Book review: Who’s Afraid Too? by Maria Lewis

(image courtesy Hachette Australia)



In general, sequels do not get much loving, be they movies, TV shows or books.

It makes sense – the novelty has gone and been there, done that and gone the whole T-shirt factory, the very idea of the world has lost its initial surprise and the plot invariably riffs on permutations of what came before.

There are exceptions of course and one of them is Maria Lewis’s Who’s Afraid Too? which takes a rather trope-heavy titling device and wears it proudly, all while running rings around the idea, claws extended naturally, that sequels are mere reiterations of a previously well-told tale.

In the follow-up to Who’s Afraid?, which introduced us to kickass heroine Tommi Grayson, a take-no-prisoners Dundee, Scotland art curator who finds much to her shock and surprise (more of the former to be honest) that she is a werewolf, the stakes are, as you might expect, raised considerably, her skills improve exponentially and she learns that the supernatural world around her, one she never knew existed, is far more diverse, riven with dissension and frightening/thrilling that first meets the eye.

Admittedly her ride into the supernatural of which she is indisputably a part thanks to her familial membership of the Ihi clan, a Maori wolf pack to whom she had a rather bruising, near-deadly introduction – let’s just say Christmas cards will not be forthcoming – was sudden and brutal, both out of necessity and simply because once the werewolf change hits you, there’s no going back.

Being a modern, self-possessed woman who can invariably take care of herself, and to whom misogyny and testosterone-fuelled condescension are mortal enemies to be challenged at every turn, Tommi adapts to a survival-of-the-fittest world with élan.

But as human being with friends, many of whom are placed in mortal peril, career aspirations and a need to belong and matter to people, she finds the wrench from normal life to a lupine one as traumatic and disorienting as you might expect.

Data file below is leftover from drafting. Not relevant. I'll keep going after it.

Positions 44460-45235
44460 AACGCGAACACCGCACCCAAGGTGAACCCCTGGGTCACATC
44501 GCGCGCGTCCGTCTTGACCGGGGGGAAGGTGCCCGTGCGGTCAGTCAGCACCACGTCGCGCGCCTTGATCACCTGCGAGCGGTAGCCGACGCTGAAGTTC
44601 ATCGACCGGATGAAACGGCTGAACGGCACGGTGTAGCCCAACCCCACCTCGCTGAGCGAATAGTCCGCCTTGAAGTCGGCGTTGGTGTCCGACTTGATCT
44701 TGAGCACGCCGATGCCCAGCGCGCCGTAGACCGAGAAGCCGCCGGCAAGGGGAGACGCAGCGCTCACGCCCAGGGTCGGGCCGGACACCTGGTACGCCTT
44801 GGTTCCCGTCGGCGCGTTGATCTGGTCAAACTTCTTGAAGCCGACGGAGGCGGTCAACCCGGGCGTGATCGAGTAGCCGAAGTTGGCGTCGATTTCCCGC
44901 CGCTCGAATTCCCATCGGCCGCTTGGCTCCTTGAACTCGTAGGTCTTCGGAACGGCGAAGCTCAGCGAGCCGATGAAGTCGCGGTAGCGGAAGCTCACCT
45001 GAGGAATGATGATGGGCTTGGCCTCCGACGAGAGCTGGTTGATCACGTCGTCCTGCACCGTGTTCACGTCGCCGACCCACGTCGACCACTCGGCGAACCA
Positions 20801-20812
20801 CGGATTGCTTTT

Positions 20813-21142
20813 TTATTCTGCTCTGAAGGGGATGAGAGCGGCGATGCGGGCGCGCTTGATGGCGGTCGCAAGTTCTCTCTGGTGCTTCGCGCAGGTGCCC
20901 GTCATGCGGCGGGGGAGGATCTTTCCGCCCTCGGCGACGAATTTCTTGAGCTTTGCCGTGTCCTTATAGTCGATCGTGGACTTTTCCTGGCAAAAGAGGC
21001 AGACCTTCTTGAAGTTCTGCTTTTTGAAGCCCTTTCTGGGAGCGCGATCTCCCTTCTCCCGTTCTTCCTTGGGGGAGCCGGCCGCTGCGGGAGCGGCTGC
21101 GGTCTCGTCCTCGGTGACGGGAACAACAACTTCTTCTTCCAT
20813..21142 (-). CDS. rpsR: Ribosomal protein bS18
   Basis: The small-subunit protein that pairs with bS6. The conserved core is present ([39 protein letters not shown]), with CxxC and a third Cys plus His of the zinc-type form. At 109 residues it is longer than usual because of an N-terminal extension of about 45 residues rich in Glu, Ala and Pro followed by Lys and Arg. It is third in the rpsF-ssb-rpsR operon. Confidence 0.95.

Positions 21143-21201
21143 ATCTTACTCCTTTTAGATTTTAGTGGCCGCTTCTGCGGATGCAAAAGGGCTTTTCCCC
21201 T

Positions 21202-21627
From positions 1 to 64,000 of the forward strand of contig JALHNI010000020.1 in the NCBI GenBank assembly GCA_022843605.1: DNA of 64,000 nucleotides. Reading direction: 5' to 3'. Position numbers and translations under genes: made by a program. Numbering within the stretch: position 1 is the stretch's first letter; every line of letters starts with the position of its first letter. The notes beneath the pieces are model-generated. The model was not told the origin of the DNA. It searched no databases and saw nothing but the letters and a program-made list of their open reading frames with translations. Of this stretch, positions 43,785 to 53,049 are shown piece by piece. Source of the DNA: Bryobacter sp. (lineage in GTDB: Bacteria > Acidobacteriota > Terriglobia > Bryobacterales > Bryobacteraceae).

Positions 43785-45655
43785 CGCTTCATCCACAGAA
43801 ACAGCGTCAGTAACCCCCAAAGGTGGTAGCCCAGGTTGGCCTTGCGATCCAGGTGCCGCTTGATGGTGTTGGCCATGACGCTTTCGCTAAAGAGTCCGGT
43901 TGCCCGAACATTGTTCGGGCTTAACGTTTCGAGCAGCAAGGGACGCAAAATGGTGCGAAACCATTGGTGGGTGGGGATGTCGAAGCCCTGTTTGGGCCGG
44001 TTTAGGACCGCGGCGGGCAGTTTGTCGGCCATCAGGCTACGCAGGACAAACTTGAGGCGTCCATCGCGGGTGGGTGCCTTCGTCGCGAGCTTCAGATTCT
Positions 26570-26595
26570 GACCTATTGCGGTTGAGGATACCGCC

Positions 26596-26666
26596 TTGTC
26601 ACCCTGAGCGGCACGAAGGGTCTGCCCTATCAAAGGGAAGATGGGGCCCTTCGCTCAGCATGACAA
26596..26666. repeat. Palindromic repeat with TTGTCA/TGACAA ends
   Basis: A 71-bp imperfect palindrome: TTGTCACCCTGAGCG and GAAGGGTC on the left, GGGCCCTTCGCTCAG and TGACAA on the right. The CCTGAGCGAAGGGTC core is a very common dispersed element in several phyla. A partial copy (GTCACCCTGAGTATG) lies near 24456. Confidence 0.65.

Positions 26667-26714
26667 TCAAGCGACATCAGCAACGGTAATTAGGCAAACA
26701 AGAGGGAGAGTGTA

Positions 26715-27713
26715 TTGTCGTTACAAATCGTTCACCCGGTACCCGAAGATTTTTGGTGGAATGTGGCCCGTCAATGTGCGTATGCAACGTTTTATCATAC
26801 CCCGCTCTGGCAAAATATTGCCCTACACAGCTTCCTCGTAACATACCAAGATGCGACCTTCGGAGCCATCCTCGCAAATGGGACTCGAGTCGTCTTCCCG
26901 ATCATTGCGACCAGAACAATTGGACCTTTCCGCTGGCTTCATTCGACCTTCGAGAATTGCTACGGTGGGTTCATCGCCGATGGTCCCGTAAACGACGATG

Who’s Afraid Too? finds her growing more accustomed to her new surroundings, both existential and geographical – she has relocated to Berlin where she becomes part of a no-pack clan of strays who have dissented from the autocratic nature of most werewolf packs – but haunted by past events, and confronted by current horrors as an ancient evil long since though dispatched rises again and poses a real risk to the human and the more supernaturally-inclined residents of the German capital.



The joy of the growing Who’s Afraid? universe (and book series; five titles are written and slated for release) is the exemplary way in which Lewis manages full-on action, both sexual and violent and balance them with authentic human existential crises.

After all, who among us wouldn’t be simultaneously excited but frightened if we out we had this awesome untapped side to ourselves that though thrilling, utterly challenged everything we thought we knew about ourselves.

This dichotomy is explored with sensitivity and restraint by Lewis who renders Tommi as a fully-formed human being who accepts who she now is (and really always was, just not with her knowledge) but struggles with what it is costing her and those she loves.

And who wonders if it possible to have it all – love and relationships, a home and a routine all while battling titanic forces of evil and adjusting to a supernatural realm in which politicking and pettiness are just as prevalent as in the human universe.

It makes for a gloriously grounded, fast-paced read in which Tommi goes forth, pop culture witticisms in hand – the book is welcomingly packed with them with numerous references to books, movies and music that will gladded any pop culture-loving nerds heart – to slay and fight for truth and justice, all while being transparently, heart-achingly vulnerable and real.

Who’s Afraid Too?, in common with its predecessor, gives us that most rare of beasts (in this case, literally), a hero who is both tough, strong and capable, but also all too aware of her humanity and emotional limitations, taking what could have otherwise been a cardboard cutout hero and granting her pleasing three-dimensional humanity.

This means that much of the action, which is artfully counterbalanced with thoughtful introspection and fully-formed character interactions, doesn’t feel empty and hollow but rich with meaning, purpose and emotionally resonance.

That is the hallmark of this enthralling, fascinating new series of books – its willingness to be both blisteringly out-there supernatural and groundedly human, and to tell an utterly energising, compelling tale into the bargain (it’s the very definition of a page-turner; I dare you to read it slowly or multiple sittings).

Who’s Afraid Too? is written in a punchy, fun but expansive and engaging style, one that recognises that becoming something greater than yourself is both thrilling and grievously disconcerting, a ride that once begun cannot be stopped, and which if this book is any indication and I suspect it is, is only going to get more exciting and rewarding as it goes on.

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